But when our faith is grateful, the driving question becomes, “What can we do for Jesus?”  Now our faith makes us both clean and well.

Hope from Pessimism

Posted in Homilies with tags , , , , , , , , , , on November 6, 2016 by timtrue

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Luke 20:27-38

I don’t know about you, but over the course of the last week I’ve caught myself thinking a lot about death.

On Monday we celebrated Halloween.  This is a funny tradition we have, isn’t it?  What, are we trying to scare people into giving us candy?  Princesses and superheroes aside, why all the grisly, death-focused getups?

Then, on Tuesday it was All Saints’ Day.  If you happened to come to the service here on Tuesday night, the music was from Faure’s Requiem—a mass for the dead.  During the prayers a necrology—a list of names of loved ones who died over the past twelve months—was read.

Again, a chief theme was death.

Next, on Wednesday it was All Souls’ Day.  This is the day on the church’s calendar in which we remember specifically all those unnamed people who simply went about their lives day in and day out until they passed away, but never ended up in any history books.  God knows the names of every one; we do not.

Also on Wednesday, death entered my thinking as we witnessed what many thought impossible: the Cubs won the World Series.  The last time the Cubs won the World Series was in 1908.  None of the players on that team was alive to see this team do it.  How sad!

Then on Friday I hiked by myself up Flag Mountain, variously called Jester’s Peak.  It started out pleasantly enough, with a well-marked trail ascending at a good clip.  But near the top the trail gave way to what I call an avalanche chute—a very steep depression down through which rocks falling from above would funnel if there were a rockslide.  Up this chute was my way.  But which way—to the right or to the left?—was up to me to guess.

So I scrambled left, climbing with both my hands and feet, until I came to a final rock face.  Too steep, I thought!  Still, I could see the temptation, for there, just through that crack, it seemed the trail should continue.

I decided to retrace my steps, however, down and then scramble up to the right.  Which turned out to be a better choice.

But, at the top of the chute now, I observed a crude memorial set up right where I would have come through that crack in the rock (if I hadn’t changed my mind).  And I realized: someone died right here, hiking this very trail.

So, yeah, death has been on my mind this past week.

And I would be remiss if I didn’t mention Tuesday’s election.  Will this be the death of our nation?  Probably not, in all seriousness.  But the death focus of my week has left me pessimistic.  Or, in other words, I’m “sad, you see.”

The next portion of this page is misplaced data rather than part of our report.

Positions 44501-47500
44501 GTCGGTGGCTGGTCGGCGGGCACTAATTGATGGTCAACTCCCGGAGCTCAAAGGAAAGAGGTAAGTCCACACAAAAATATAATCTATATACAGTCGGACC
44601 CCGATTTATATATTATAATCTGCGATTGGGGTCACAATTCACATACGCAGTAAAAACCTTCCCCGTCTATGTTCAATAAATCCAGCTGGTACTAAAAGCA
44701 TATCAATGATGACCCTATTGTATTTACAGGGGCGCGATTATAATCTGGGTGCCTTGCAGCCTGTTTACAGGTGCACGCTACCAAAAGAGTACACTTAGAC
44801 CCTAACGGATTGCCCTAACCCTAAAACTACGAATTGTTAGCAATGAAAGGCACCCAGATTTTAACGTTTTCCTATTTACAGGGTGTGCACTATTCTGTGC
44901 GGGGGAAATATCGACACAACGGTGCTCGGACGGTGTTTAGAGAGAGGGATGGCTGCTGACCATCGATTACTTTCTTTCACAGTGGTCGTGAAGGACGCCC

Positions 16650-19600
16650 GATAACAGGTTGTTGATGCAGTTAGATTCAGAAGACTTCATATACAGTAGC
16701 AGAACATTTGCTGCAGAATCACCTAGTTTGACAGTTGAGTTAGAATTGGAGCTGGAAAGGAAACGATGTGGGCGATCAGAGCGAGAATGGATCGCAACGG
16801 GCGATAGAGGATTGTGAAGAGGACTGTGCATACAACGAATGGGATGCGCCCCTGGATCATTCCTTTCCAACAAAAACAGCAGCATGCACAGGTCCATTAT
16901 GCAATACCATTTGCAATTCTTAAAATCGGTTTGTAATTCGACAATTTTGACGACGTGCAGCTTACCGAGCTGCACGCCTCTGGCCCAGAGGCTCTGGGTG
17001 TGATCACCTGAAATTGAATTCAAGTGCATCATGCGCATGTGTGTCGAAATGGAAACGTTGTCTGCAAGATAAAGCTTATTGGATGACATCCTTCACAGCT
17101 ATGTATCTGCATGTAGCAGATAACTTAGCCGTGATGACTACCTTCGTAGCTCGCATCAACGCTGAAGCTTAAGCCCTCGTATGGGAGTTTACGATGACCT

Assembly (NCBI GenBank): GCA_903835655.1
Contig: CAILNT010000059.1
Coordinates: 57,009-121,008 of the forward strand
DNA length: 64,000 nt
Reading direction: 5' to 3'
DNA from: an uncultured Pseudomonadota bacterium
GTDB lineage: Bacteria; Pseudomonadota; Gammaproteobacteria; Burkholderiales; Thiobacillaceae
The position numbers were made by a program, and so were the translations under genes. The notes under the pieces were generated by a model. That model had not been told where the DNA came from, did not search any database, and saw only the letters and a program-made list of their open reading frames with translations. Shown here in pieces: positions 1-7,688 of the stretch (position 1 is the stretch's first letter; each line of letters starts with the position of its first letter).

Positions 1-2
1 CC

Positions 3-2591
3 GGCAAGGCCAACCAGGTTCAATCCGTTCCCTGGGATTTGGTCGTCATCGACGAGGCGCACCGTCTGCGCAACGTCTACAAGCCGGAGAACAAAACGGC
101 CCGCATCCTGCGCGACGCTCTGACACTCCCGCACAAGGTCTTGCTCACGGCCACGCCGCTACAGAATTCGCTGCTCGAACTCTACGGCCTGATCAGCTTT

Which brings us to today’s Gospel: “Some Sadducees, those who say there is no resurrection, came to Jesus and asked him a question.” The Sadducees didn’t believe in life after death, so they were “sad, you see.”

Focusing just on death can leave us pessimistic.

But what happens after, or beyond, death?

The Torah—the Pentateuch, the first five books of the Bible—says very little about the afterlife.

We do in fact learn a lot about death in the Torah.  Adam and Eve are tempted by the wily serpent, who lies to them saying, “You will not die”; but, as we all know, they succumb; and we all learn what death is.

Lots of people die in these early stories.  Jacob lived a hundred and forty-seven years, the Torah says, a rich, full life; and then went to sheol, the place of the dead, whatever that means.

But as to what happens to us after death—what sheol is, what happens there, and so on—the Torah is silent.

And so the Sadducees developed a theology of death, angels, and the afterlife.  Namely, they said, since the Torah is silent, these must not be: there must not be an afterlife; and there is no such thing as angels.

For them, there was no resurrection.

But another Jewish tradition, that of the Pharisees, included more in its canon of sacred scriptures.  Specifically, it included the book of the prophet Daniel, who talks both about angels and the afterlife.

And don’t you find it interesting—just a brief observation—that Jesus here opposes the Sadducees but favors the Pharisees?  How often do we think of the Pharisees as the bad guys of the New Testament, the opponents of Jesus!  But here Jesus aligns with them.  We need to give the Pharisees more credit!

Anyway, we do it too, you know.  Like the Pharisees, we Christians formulate our own, traditional, inferential views about death and the afterlife.

We talk about body and soul being conjoined in the human person; and death being the separation of body and soul.  But this understanding of the human person is nowhere plainly stated in our Bible.  We’ve developed this doctrine over the centuries—a doctrine that in fact is being reconsidered by theologians today.

And we talk about eternal rest.  That’s what a requiem mass is—a prayer that those souls who have been separated from their bodies will find eternal rest: dona eis requiem aeternam, Domine; Lord, give them eternal rest.

But what does this term eternal rest mean?  Are we to picture souls just sleeping the eons away in peaceful slumber?  Or, is it more like leisure, more like what we do in our free time?  Or, do we sit around in an everlasting worship service, in continual praise of God?  Or, do we engage in relationships similar to what we know as humans, maybe around a giant banquet table with beloved friends and relatives, bringing out food and wine and the old family stories that have somehow gotten even better over the eons?